Comfort letters are common in loan agreements, as an alternative from asking the lender to obtain a guarantor for the loan. In order for a claimant to be able to rely on the letter of comfort as a guarantee of payment, the claimant has to prove that the person issuing the letter intended to create legal relations between themselves and the claimant.
According to Ellinger (1989) comfort letters can be identified into 3 specific types, and can include undertakings from a parent company to meet the financial commitments of the subsidiary company. Less stringent comfort letters identify that the parent company knows of the intention of the subsidiary company to enter into a contract with the other party, but makes no express guarantee to honour the agreement of the subsidiary or to actively intervene to ensure that the subsidiary company fulfils the contract.
These letters can have legal effect despite the fact that they cannot be relied upon as a guarantee that the party will fulfil their part of the contract. One of the first cases to consider the effect of comfort letters was Banque Brussels Lambert S A v Australian National Industries Ltd1 in which the defendant averred that the letter should not be regarded as a binding contract. In this case, the bank insisted on a letter of comfort as a condition of the loan agreement between the parties. The bank had originally tried to force the defendant to guarantee the payments on the loan, which the defendant had refused to do. The claimant attempted to aver that the letter of comfort contained promissory paragraphs with regard to the conduct of the defendant and that the defendant had breached these promises. One such paragraph stated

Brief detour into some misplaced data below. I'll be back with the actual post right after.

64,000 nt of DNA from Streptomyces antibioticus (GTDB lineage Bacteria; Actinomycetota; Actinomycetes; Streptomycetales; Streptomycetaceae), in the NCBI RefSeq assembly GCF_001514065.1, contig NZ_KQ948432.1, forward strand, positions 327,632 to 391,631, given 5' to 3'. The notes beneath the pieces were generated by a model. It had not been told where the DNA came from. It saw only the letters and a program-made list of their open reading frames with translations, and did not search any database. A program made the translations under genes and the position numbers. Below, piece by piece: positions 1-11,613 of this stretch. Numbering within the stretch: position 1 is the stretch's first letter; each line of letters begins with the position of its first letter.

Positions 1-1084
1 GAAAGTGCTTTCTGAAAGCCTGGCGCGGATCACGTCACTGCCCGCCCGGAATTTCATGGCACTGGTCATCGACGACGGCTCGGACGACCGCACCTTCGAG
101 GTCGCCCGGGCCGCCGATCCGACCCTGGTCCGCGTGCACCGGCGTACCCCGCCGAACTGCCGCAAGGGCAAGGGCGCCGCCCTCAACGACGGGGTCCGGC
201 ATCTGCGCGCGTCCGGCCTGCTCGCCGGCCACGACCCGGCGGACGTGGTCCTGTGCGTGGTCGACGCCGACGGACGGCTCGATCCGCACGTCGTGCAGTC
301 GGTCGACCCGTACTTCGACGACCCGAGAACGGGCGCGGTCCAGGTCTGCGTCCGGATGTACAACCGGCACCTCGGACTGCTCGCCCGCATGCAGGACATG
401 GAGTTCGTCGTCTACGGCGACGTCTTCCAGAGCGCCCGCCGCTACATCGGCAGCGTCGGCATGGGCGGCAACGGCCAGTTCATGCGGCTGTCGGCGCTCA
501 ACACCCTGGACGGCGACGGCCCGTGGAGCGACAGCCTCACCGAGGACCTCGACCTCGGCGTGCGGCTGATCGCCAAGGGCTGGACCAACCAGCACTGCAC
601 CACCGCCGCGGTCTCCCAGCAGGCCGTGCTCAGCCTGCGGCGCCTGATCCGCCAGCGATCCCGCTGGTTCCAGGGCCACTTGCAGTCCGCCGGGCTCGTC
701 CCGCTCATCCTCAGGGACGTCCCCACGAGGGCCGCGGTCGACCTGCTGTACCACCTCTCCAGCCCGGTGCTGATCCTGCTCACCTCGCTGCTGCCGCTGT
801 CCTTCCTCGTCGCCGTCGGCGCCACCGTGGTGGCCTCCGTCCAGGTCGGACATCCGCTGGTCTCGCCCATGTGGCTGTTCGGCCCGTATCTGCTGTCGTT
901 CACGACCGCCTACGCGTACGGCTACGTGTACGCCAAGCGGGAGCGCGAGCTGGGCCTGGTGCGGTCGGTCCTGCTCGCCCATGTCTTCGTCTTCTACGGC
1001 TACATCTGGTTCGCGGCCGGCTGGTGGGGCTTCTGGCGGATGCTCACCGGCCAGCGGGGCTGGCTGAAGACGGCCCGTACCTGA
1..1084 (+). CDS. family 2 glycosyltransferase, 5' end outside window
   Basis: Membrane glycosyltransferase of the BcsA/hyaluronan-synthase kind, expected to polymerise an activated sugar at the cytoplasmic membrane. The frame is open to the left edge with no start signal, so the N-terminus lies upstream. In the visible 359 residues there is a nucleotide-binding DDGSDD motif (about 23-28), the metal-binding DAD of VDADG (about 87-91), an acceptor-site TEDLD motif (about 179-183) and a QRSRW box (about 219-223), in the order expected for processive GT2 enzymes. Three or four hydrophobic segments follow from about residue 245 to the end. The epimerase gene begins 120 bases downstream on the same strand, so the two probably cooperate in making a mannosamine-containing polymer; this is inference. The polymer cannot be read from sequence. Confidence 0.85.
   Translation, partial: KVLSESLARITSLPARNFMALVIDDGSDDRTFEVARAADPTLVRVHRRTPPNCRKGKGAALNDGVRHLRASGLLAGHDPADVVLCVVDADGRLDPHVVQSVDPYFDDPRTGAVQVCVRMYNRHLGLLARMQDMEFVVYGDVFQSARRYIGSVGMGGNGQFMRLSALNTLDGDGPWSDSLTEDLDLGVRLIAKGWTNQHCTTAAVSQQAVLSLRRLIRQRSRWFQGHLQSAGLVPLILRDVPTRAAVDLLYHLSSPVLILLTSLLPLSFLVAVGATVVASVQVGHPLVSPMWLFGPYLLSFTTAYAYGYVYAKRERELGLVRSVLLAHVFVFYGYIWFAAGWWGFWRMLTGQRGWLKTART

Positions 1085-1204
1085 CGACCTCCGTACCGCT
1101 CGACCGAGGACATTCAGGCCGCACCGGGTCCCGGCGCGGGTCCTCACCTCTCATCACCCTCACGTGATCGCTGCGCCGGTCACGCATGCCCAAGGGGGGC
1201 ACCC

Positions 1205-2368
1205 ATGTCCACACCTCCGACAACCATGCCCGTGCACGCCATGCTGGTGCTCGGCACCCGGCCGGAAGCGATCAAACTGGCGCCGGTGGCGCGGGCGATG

We take this opportunity to confirm that it is our practice to ensure that our affiliate [the borrower] will at all times be in a position to meet its financial obligations as they fall due. These